To Live with Respect in Creation – Building Materials

Building Materials

When we are renovating or building is a perfect time to make our buildings more energy efficient.    When I do energy assessments, I always include these paragraphs:

  • “If you replace windows, I recommend buying the best windows you can afford.  Look for windows that are ENERGY STAR® rated for Zone C as a minimum, or Zone D if available.  Also, if you need operable windows, casement and awning windows seal better than sliders.”
  • “During a renovation or repair is a cost effective time to add insulation.  The more insulation you add, the lower your heating and cooling costs will be.  When doing an insulation project, I recommend adding the most insulation you can afford.”

Those are some of the “obvious” things about doing energy efficient renovations.  However, we also make a lot of energy and environment related decisions when choosing our building materials.

Some questions to ask when choosing building materials are:

  • Is it made with a renewable resource?
  • What will happen to it at the end of its life – is it reuseable, or recyclable, or is it going to end up in a landfill?
  • How much energy did it take to create this product?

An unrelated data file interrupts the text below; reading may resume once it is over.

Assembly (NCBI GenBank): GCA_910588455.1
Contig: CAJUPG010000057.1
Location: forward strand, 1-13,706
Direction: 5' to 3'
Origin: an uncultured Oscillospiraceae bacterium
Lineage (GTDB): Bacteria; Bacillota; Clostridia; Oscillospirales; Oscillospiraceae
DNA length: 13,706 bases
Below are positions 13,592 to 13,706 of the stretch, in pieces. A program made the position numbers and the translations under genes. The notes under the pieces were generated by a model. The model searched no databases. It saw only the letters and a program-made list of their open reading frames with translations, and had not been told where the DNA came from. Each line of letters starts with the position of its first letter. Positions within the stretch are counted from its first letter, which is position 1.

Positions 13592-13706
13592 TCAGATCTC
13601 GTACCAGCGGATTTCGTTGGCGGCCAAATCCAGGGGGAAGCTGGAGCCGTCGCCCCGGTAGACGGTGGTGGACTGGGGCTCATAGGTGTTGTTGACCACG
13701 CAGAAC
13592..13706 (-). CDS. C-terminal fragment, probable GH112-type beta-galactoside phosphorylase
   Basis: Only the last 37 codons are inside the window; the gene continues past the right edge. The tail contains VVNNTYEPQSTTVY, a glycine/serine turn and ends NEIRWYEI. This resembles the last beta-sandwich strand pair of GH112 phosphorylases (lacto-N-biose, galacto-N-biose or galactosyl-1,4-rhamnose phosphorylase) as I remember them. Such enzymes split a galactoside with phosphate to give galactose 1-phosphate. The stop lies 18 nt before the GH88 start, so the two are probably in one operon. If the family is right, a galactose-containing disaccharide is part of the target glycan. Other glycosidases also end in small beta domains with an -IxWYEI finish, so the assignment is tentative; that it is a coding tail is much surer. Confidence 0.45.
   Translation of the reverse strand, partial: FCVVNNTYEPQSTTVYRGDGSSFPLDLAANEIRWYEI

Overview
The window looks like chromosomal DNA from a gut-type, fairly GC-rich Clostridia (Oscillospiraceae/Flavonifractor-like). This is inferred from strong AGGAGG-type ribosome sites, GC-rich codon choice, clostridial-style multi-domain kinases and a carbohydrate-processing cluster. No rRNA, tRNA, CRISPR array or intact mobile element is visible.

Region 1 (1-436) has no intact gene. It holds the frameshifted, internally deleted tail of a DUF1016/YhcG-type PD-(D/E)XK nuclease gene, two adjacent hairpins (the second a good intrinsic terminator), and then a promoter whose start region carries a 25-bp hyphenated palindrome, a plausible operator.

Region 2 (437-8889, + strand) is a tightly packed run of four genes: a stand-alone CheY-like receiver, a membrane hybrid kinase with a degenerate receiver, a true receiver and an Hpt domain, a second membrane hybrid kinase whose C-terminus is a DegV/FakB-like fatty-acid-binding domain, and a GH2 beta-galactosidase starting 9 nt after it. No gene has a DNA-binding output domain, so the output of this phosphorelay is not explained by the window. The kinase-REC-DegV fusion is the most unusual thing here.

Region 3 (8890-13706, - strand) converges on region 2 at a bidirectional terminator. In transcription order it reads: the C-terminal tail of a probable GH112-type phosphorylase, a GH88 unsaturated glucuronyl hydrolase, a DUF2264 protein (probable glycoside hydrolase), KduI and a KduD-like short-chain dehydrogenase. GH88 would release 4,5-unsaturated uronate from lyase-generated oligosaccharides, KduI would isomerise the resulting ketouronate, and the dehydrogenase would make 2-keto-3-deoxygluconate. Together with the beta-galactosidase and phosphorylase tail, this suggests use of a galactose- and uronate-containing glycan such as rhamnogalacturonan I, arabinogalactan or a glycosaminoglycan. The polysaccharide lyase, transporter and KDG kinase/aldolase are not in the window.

• Does it have high thermal mass?  (Thermal mass is the ability of a material to store heat.  High thermal mass materials, like cement, tile, rock, and water, take a long time to heat up or cool down, regulating the temperature in the building – which is a good thing.)

These are a lot of factors to consider.  As you can see from the examples below, none of the materials listed are perfect.  They all have tradeoffs.

Sadly no, I don’t know of a good source of information to compare all the things you’d like to compare.  Really, when we buy anything we need to think it through, and ask a lot of questions.

Instead of buying new, can you buy used through a website like, or from the Habitat Re-store?  Can you use wood reclaimed from another project?  All appliances should be ENERGY STAR® qualified.  All lumber should be FSC certified.  All paints should be EcoLogo certified.

Special thanks to my co-worker Pam Belcher, for doing research for this column as she was creating SES’ Smarter Science Better Buildings program.


Renewable resource

Energy to create

End of life

Oak Hardwood



Long lasting, reuseable








Reuseable, recyclable


Renewable resource

Energy to create

End of life

Asphalt shingles

Recycled paper backing.  Asphalt is a hydrocarbon (not renewable)


Recyclable.  One recycler in Saskatchewan

Metal roofing



Long lasting, recyclable

Recycled rubber shingles

Made from recycled tires


Long lasting.  Recyclable.  No recyclers in Saskatchewan

angie small

Angie manages energy conservation projects for the Saskatchewan Environmental Society, and is an active member of McClure United Church in Saskatoon. You can contact her at


To learn more about the work of the Saskatchewan Environmental Society, go to

“The earth is the Lord’s and all that is in it, the world, and those who live in it.” (Psalm 24:1)



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